Employers who use traditional hiring methods are taking a gamble when they hire: nearly one-quarter of the people they hire will fail, suggests a new survey.
Research from the Richard Ivey School of Business in London, Ont. shows that most firms continue to use informal interviews and resumes to hire for all types of positions — methods that don’t predicate or identify high performance employees — and so they aren’t always getting the right person for the job.
The survey of 141 firms suggests that by using traditional methods to select people companies are really leaving hiring the right person for the job to chance.
“This is very unfortunate because with a little forethought and research, any organization could increase the overall quality of its people by 30 to 50 per cent,” says John H. Eggers, associate professor at the Richard Ivey School of Business and co-author of the study.
Eggers says that 75 per cent of people who are hired using traditional methods will be satisfactory performers or a little better and the remainder will be fired within the first three months to a year.
“Technically, similar results could be achieved by flipping a coin or using a horoscope,” said Eggers.
The interview is still the most common tool for selecting senior employees used by the majority of large Canadian companies surveyed.
Time-strapped managers are also leaving hiring decisions to instinct. Only a minority of employers are using more sophisticated selection methods, like executive search firms, when hiring for senior positions.
Selection has taken a back seat to recruitment and it’s come at a great expense to firms, says Eggers.
But, good selection begins with good recruitment and employers should be honest with candidates starting with the way the job posting is written.
A realistic job preview should include all aspects of the job — good and bad. Eggers says employers should be honest about working conditions and compensation from the start.
At an Intel chip-factory in Malaysia, the job posting warned applicants of the dim working conditions in the factory and the monotonous nature of the job; but it also described the advantages, like working for a financially successful and recognized firm and competitive pay. That, combined with using ability testing, helped lower turnover by 25 per cent, says Eggers.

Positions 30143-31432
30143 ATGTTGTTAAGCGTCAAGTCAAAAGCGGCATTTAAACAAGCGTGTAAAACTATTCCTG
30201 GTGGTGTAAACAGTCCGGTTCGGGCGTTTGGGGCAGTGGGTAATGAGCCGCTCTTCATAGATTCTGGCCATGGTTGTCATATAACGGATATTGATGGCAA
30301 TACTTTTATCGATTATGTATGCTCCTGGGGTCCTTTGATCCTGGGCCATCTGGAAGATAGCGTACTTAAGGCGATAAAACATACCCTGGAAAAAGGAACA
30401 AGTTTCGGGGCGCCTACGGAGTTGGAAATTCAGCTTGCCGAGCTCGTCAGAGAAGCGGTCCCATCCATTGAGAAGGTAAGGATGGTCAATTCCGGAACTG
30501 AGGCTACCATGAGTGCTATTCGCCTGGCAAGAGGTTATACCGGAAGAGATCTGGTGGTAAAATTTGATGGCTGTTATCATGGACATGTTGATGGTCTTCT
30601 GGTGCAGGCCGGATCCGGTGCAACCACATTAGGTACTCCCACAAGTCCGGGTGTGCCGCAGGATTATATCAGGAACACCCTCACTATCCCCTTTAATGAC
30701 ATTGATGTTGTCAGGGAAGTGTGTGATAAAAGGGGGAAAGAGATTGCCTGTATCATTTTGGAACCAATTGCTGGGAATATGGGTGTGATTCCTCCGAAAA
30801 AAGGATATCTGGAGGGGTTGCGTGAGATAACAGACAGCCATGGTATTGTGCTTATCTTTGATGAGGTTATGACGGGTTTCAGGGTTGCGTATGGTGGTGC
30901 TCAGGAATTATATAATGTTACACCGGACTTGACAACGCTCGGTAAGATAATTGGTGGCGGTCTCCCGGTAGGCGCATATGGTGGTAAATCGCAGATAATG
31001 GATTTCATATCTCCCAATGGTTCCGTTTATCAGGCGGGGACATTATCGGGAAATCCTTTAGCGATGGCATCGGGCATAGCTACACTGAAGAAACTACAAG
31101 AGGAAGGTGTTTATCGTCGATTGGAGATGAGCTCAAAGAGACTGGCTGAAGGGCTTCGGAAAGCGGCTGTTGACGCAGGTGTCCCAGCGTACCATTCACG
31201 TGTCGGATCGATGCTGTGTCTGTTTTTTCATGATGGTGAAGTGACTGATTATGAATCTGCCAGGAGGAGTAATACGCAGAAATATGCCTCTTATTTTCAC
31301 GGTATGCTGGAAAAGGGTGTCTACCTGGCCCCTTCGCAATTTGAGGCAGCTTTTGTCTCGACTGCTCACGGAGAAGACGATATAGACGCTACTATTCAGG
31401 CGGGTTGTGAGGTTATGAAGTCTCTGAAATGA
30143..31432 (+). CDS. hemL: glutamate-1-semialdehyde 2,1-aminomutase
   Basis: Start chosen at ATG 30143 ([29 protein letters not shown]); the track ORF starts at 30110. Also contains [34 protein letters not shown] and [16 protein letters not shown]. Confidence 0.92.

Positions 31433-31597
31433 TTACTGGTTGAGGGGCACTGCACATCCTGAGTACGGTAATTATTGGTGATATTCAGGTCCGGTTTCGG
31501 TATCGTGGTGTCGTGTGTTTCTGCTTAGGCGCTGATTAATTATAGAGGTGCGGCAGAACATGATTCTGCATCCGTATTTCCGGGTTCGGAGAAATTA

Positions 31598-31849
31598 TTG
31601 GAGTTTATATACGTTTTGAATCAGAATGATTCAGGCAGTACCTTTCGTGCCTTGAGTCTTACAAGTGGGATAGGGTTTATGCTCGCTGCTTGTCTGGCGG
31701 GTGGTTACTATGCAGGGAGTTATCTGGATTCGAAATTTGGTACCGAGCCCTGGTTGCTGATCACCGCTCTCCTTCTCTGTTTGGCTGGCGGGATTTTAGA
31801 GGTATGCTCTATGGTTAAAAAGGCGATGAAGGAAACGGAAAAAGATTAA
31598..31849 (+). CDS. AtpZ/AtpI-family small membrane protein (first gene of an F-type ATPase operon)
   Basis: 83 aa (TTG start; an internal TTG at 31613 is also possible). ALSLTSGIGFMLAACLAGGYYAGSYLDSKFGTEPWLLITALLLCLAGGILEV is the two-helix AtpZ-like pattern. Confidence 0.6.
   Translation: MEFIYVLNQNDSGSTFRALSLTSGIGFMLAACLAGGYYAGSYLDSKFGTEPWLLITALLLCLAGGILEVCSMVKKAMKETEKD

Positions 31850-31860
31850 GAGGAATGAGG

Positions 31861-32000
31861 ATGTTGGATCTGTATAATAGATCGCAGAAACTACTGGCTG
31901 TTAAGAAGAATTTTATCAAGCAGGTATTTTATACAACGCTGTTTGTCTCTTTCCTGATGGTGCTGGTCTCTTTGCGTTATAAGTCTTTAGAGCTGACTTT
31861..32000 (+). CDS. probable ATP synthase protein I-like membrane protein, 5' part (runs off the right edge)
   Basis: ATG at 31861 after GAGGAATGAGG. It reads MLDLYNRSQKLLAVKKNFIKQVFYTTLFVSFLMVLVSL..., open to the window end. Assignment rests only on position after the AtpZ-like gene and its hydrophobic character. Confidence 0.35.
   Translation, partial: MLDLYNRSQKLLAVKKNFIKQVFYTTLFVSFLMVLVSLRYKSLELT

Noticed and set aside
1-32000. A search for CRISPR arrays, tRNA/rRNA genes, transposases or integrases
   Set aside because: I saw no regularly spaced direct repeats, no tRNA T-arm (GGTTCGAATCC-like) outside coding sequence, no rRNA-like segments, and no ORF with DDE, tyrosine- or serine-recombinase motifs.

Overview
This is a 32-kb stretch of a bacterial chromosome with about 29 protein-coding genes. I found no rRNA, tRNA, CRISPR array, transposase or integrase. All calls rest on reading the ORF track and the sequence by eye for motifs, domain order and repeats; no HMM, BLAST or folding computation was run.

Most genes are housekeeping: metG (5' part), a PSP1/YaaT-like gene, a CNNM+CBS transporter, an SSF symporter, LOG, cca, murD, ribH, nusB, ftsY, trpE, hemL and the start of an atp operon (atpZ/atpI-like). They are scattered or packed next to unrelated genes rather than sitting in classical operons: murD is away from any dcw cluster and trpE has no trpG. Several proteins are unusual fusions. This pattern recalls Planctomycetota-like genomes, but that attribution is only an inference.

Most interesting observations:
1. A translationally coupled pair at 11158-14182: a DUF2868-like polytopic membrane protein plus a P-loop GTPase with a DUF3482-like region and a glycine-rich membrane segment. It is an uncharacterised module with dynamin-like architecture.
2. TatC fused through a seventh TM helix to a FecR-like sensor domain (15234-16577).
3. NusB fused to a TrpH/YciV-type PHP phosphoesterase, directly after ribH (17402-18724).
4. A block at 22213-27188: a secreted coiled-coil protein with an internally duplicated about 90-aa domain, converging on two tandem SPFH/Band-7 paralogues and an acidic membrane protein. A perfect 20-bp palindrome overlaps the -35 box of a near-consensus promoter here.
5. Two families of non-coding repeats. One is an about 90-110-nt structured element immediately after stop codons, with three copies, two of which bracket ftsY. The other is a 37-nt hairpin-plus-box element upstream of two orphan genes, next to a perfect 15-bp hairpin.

“When you give people both sides then you get people who know what to expect and won’t be surprised. They think it scares good people away but frankly, it does the opposite,” says Eggers.
The good news is that there is a growing trend towards a more rigorous approach to selection. Ten to 18 per cent of companies said they are using performance appraisals and peer reviews to strengthen selection processes.
Use of ability testing, one of the best ways employers have at predicting the future performance of a candidate, is also on the rise.
Eggers says an effective selection method should focus on what the job really is, getting relevant information from a candidate and rational and fair decision-making in the hiring process.
“These methods can add considerable predictive power when the information is combined with structured interviews as part of a selection battery,” says Eggers.
But employers are still reluctant to invest the time when it comes to hiring.
“But you either pay now or pay later and it costs more if you pay later,” says Eggers.
While the survey examined innovative selection practices, it revealed most hiring decisions are still based on the following three practices:
•The “warm body” approach — in a panic employers hire anyone who looks good at the time;
•The “rituals” approach — traditional methods will suffice, regardless of rational evidence that suggests there are better approaches; and
•The “gut feeling” approach — managers knowing their business use their intuition to make hiring decisions.